The AFL is reminding the Alberta College of Physicians and Surgeons that it has an overarching responsibility to the public when considering proposed guidelines allowing overnight stays in health facilities.
The Council of the College is meeting on Friday to decide whether to implement guidelines for "long stay non-hospital surgical facilities" which would allow procedures requiring overnight stay to be performed in private, for-profit facilities.
"The College's primary duty is to ensure the public interest is protected in matters relating to doctors and health facilities," says Audrey Cormack, President of the AFL. "If they approve the proposed guidelines, it will permit private, for-profit hospitals in Alberta, which are clearly not in the public interest."
Cormack points out that time after time, the Alberta public has loudly proclaimed its opposition to private, for-profit hospitals. "Whether it be Bill 37, or College guidelines, Albertans have been clear - they don't want for-profit hospitals."
"I don't care what you call it, if it does overnight stays, it is a hospital," says Cormack. "Finding some bureaucratic title doesn't change its functions."
"The future of Medicare is an inherently political matter and the College should not be meddling in politics," adds Cormack.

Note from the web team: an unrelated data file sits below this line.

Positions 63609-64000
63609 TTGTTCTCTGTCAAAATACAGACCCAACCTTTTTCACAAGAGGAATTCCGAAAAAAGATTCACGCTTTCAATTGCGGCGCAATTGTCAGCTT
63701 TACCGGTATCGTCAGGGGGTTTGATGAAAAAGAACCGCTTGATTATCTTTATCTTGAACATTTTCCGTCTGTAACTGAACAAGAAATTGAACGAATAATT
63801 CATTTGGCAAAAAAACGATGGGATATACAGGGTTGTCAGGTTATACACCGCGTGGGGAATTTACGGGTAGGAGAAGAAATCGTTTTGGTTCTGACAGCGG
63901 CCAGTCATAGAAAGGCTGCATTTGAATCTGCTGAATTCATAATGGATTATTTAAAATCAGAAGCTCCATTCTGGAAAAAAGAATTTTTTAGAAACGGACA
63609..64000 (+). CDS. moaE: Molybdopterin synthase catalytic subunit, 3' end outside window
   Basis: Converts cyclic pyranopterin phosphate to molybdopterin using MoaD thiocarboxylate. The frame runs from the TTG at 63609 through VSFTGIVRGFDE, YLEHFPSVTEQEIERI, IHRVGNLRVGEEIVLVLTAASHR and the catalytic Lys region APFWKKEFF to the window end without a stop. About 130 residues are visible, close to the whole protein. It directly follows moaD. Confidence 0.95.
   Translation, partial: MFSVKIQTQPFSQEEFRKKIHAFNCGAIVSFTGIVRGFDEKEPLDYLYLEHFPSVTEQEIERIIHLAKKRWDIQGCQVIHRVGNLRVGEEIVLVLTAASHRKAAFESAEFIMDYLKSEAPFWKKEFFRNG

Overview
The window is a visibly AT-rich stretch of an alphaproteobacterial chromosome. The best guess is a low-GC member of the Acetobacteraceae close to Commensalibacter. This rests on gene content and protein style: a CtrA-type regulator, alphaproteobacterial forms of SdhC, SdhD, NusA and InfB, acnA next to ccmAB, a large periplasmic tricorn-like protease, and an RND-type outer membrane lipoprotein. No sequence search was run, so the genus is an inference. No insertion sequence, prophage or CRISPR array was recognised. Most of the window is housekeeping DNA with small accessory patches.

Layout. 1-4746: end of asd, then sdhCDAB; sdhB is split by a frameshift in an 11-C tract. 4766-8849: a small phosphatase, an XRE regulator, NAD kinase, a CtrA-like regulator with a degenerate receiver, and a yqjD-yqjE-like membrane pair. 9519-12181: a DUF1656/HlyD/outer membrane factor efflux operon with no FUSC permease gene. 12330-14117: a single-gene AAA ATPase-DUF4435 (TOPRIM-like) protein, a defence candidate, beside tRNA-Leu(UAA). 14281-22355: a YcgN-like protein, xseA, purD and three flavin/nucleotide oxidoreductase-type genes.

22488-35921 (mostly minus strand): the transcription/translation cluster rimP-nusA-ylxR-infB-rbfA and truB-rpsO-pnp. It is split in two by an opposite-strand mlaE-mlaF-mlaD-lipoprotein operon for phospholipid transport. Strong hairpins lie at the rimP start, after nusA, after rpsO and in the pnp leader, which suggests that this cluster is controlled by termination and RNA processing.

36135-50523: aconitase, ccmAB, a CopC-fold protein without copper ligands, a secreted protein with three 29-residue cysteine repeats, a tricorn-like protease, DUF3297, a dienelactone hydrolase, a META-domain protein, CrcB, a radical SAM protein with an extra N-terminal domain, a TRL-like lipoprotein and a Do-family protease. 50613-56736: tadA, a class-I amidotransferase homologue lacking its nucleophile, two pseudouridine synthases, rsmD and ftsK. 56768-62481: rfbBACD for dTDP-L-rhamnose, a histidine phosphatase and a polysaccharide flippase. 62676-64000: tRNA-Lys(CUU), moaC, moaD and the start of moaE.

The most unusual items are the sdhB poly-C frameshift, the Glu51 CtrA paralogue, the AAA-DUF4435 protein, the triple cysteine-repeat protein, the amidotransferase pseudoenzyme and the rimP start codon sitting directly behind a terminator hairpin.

Cormack also takes aim at the Health Minister for trying to blame opponents of Bill 37 for the situation. "If the minister is so concerned about Medicare, why doesn't he just pass a law banning private, for-profit hospitals? That would solve the problem in one stroke."
Cormack states that the Minister is trying to get the College to do his dirty work. "The College shouldn't be bullied by the Health Minister into making a bad decision. Instead they should be listening to the concerns of Albertans," adds Cormack.
The legislation governing the College stipulates that as a body it must protect the public interest when fulfilling its mandate. Allowing private, for-profit hospitals undermines the fabric of Medicare and establishes a path toward two-tier health care. International studies have demonstrated that two-tier health care and private, for-profit hospitals provide less adequate care for the majority of the population.
"Friday's decision is not about boring technical guidelines. It is fundamentally about whether our health system is here to benefit the public interest or just the interest of a private few with connections and capital." Cormack concluded.
For more information call:
Audery Cormack, AFL President: 483-3021 (wk) 499-6530 (cell) 428-9367 (home)
EDMONTON - The Alberta Workers Compensation Board (WCB) does not always treat injured workers fairly, but replacing it with a system of private insurance will not fix the problem, says the leader of Alberta's largest union organization.
"It's true that the WCB doesn't always work in the best interests of injured workers," says Audrey Cormack, president of the Alberta Federation of Labour. "Too many legitimate claims are rejected and too many injured workers are forced to wait months or even years for the benefits they need and deserve.
But just because the system is flawed doesn't mean that it should be scrapped entirely. We have to be careful not to the throw the baby out with the bath water."